There's a risk that my W10 is too much "plain old W10" as the last update didn't work (it insisted on downloading updates to the system disk rather than to the drive designated for downloads, and then complained there wasn't enough space). Apart from AVG, my W10 is vanilla.

Those complaining on problems on PT's site seem to be unable to get the connector to work at all. That's not my problem; it connects and reports well, but won't back up.

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Read not only PT but the discussions below.

I've run into the old "My OS is on a small C drive and I want everything to be on another drive" discussions for years. The annoyances of such a a setup are such that the office I work at won't support such or even attempt to fix such a system.

A few clients get upset at that but the awful truth is that we can't be sure that it ever will work like they wanted. So why tell them it might work?

We go with the old way of the big C drive and for keeping things organized, the folders for this and that.

Can be upsetting to those trying to keep the OS, apps and data or different drive letters.

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Good advice that is NOT applicable to most convertible PCs

Machines like the Acer Switch 10 come with a built in C-drive that is not expandable, so the only way to increase storage is with a secondary drive. Most things work fine, and you can by-pass the restrictions on a removable drive by configuring it as a virtual drive. I'd be happy for Home Server to ignore the virtual drive, but I do need it to back-up the built-in C-drive.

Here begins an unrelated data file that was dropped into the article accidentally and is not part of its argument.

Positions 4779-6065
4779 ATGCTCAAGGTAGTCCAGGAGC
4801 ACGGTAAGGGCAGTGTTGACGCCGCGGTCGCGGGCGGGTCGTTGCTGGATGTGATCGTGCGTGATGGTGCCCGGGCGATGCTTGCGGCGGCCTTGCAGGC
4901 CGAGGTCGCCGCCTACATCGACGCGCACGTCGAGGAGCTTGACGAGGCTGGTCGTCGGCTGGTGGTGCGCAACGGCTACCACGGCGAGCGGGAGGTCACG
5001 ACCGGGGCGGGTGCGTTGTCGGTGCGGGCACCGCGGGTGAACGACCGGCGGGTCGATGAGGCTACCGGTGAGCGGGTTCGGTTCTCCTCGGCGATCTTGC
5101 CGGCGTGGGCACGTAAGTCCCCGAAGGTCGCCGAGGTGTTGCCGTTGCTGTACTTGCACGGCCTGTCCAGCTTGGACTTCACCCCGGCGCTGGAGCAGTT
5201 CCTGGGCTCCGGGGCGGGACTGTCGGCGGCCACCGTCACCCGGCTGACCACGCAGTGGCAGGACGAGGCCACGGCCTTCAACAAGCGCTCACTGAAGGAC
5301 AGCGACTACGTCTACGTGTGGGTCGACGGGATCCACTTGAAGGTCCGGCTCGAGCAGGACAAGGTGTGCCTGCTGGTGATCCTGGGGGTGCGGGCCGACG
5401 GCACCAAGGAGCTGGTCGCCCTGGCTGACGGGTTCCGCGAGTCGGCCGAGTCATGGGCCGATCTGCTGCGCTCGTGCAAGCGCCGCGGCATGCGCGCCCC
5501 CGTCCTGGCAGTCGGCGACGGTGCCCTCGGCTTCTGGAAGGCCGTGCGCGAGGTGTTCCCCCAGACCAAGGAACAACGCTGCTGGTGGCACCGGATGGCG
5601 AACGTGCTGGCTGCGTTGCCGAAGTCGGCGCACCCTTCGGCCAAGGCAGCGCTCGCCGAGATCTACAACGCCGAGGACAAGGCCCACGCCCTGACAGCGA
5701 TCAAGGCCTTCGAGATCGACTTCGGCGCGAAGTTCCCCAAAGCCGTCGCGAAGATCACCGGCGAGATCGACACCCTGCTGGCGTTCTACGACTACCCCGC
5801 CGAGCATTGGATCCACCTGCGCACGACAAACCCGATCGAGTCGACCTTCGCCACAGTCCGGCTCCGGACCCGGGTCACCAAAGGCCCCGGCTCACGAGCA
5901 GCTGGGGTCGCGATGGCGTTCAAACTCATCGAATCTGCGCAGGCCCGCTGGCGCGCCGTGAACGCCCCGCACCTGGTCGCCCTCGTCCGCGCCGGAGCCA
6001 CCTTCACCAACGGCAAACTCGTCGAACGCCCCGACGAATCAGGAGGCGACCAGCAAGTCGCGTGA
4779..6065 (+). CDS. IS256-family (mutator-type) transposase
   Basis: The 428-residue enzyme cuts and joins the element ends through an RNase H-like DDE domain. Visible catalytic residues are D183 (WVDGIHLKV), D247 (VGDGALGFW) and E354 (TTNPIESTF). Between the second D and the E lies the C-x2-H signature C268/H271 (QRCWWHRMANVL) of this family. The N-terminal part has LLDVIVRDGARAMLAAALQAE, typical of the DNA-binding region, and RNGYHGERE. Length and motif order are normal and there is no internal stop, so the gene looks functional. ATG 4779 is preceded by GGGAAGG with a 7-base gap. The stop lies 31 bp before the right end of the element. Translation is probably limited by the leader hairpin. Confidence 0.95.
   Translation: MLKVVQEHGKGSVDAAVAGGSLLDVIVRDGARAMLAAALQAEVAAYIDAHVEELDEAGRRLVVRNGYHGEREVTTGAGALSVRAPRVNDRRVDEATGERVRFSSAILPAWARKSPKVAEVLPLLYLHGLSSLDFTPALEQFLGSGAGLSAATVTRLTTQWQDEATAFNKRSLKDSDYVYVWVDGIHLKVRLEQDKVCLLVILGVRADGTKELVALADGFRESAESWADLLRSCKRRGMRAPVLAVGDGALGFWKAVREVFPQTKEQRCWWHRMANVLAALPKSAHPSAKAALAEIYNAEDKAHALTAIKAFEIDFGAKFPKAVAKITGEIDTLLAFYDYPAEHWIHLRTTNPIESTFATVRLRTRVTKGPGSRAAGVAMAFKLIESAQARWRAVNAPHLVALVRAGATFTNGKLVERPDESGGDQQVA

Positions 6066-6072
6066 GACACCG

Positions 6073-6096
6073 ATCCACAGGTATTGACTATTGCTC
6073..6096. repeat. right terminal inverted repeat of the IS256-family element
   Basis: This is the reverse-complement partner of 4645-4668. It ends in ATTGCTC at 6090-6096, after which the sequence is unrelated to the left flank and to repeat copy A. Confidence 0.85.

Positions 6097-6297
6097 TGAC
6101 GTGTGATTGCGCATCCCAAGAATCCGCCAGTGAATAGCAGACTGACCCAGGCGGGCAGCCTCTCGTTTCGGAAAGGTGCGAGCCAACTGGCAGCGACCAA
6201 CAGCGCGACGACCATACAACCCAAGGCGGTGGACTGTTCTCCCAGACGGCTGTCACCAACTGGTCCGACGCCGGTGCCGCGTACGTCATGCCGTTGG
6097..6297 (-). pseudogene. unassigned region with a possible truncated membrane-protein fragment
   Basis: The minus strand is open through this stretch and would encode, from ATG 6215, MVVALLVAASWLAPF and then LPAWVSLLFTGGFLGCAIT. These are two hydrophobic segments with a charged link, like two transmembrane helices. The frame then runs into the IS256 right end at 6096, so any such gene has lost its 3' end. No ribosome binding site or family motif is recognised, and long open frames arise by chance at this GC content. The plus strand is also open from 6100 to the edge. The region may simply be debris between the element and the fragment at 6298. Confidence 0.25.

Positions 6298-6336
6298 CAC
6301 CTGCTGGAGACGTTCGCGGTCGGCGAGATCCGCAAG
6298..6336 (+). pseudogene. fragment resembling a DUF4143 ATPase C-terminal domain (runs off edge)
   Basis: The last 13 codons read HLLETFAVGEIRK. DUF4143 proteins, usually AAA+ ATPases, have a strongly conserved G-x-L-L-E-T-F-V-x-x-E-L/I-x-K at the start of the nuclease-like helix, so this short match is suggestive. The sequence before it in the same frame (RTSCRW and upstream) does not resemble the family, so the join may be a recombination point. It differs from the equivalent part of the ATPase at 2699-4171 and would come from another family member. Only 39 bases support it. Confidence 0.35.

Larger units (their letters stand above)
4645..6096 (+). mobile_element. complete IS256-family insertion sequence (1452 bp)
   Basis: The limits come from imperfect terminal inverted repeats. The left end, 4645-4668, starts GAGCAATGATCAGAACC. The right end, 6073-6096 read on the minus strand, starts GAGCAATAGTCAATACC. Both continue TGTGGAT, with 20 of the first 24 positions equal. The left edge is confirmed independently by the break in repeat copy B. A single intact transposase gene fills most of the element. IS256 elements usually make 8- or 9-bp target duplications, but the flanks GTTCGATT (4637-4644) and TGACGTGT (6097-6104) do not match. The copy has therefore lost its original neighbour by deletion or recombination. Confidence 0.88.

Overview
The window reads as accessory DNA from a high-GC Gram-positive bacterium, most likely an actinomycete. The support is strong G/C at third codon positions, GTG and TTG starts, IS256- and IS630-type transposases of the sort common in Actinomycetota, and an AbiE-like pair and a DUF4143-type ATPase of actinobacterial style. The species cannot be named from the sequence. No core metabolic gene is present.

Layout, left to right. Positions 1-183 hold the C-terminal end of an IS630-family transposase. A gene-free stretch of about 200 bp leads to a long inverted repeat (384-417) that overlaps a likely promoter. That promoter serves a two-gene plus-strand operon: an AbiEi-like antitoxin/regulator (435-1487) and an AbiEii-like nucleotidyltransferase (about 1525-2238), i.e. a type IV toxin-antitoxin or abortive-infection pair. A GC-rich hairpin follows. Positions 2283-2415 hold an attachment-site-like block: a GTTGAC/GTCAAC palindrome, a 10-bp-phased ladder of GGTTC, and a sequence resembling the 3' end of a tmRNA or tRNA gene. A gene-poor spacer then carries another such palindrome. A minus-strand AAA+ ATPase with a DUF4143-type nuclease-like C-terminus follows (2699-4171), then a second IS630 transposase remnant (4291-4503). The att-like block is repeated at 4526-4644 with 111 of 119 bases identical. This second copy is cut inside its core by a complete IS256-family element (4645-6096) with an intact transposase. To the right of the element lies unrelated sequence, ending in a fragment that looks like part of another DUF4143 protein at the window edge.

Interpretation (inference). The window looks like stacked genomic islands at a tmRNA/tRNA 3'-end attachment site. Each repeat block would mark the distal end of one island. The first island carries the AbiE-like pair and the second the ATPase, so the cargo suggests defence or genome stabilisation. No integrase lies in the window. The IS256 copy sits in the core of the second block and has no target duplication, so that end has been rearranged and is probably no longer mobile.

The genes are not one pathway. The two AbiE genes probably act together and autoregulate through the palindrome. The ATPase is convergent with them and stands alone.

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That model is

And this is my experience not for new users. That is, after a while someone might learn about Windows enough to be able to deal with that system. Today, there are folk that just want it to work. They do not not want to deal with it.

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R.Proffitt: What do you mean?

OK, you have to be fairly knowledgeable about Windows to start messing about with VDisks, but "that model" works fine without them, so long as you don't want to store OneDrive data on the D-drive.

I would argue that those who "just want it to work" probably don't run Home Server, and wouldn't be reading or posting on this forum. It really doesn't help to tell people that they shouldn't be running the hardware they've bought.